ENTKUNSTUNG II Editors' Note
We are convinced, as Borges was, that a book has to go beyond the intention of its author. We are aware, however, that its transcendence depends on the capabilities to overcome the many limitations of time and the human condition.
We recognise that the content of this book that is now in your hands has exceeded our limitations and expectations; fortunately, we can say that we have failed in our primary intention. The artworks and texts that compose this yearbook make us feel privileged as editors and readers, given the power of imagination, abstraction and understanding of our time by each and every one of the contributors that made it happen.
This year we have seen the need to ensure our commitment to the present actively, and to respond with this platform that is ENTKUNSTUNG to the challenges that our time is forcing us to face. Populism has ceased to be a ghost of the past, and it has been established in our society. Everywhere around the world irresponsible leaders without shame are assaulting our democratic institutions, supported by majorities in their worst and most deluded version. This is one of the many reasons why it is impossible for us to attend this spectacle of history as mere passive spectators.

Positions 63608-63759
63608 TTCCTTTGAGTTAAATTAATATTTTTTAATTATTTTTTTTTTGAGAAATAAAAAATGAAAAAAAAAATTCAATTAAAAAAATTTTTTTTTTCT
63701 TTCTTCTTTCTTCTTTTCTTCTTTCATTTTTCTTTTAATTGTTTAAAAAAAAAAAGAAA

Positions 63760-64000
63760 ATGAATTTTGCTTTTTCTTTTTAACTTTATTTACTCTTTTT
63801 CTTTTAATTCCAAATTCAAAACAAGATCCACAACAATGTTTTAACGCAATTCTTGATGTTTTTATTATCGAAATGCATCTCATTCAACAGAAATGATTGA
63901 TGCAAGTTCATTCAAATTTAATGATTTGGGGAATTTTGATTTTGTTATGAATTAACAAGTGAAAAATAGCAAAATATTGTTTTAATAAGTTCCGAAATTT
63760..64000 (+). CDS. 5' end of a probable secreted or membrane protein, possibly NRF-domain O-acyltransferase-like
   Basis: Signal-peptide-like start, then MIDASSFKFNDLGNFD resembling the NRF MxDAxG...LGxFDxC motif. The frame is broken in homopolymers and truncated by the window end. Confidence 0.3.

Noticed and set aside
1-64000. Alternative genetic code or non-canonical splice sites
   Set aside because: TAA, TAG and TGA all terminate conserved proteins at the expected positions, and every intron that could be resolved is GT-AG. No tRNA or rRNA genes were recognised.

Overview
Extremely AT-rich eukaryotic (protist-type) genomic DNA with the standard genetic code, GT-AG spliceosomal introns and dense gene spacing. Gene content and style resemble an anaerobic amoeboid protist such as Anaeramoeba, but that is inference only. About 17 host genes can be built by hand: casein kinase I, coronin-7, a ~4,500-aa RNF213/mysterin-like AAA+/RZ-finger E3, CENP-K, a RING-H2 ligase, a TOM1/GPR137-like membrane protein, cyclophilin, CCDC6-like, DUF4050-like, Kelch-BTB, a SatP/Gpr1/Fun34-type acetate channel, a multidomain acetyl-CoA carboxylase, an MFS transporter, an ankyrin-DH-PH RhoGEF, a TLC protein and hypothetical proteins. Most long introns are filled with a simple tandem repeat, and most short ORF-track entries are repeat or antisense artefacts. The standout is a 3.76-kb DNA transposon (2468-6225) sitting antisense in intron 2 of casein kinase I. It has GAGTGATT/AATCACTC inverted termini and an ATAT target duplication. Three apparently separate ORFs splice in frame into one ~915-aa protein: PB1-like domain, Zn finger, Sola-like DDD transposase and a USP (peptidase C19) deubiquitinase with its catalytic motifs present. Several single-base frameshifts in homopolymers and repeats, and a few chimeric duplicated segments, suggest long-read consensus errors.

As editors, we have a responsibility towards our time, but above all, we are firmly committed to the artworks and articles, to the endeavour made by artists and authors, who with their particular language are encouraging us to comprehend, to confront and to disrupt the status quo that reigns in our contemporaneity. Thus, our effort is simple: We try to serve as intermediaries between artists and readers, wishing that the pages that follow will forge new experiences and questions about the essence of our time.
History, as many philosophers and historians have said, is a problem that is conjugated in the present tense, and that makes use of the imperative form. Understanding the contemporary world and finding out as much as possible about its raison d‘être and the phenomena that characterise it is an obligation in times where there are fewer excuses for being passive, permissive, and indifferent. Instead of merely wondering at the complexity of our world, we must strengthen our ability to interpret it and criticise it. This is what the artists and authors present in this book are fostering with their envisions of life: creating possible worlds that are contributing to shaping a more thoughtful and collective present.
We hope you can see this book as we do: as an extension of memory; interpretations of our time that aspire to reinvent the world anew, “as a whole to be imagined”.
—FELIPE DUQUE & MAXIMILIAN MAURACHER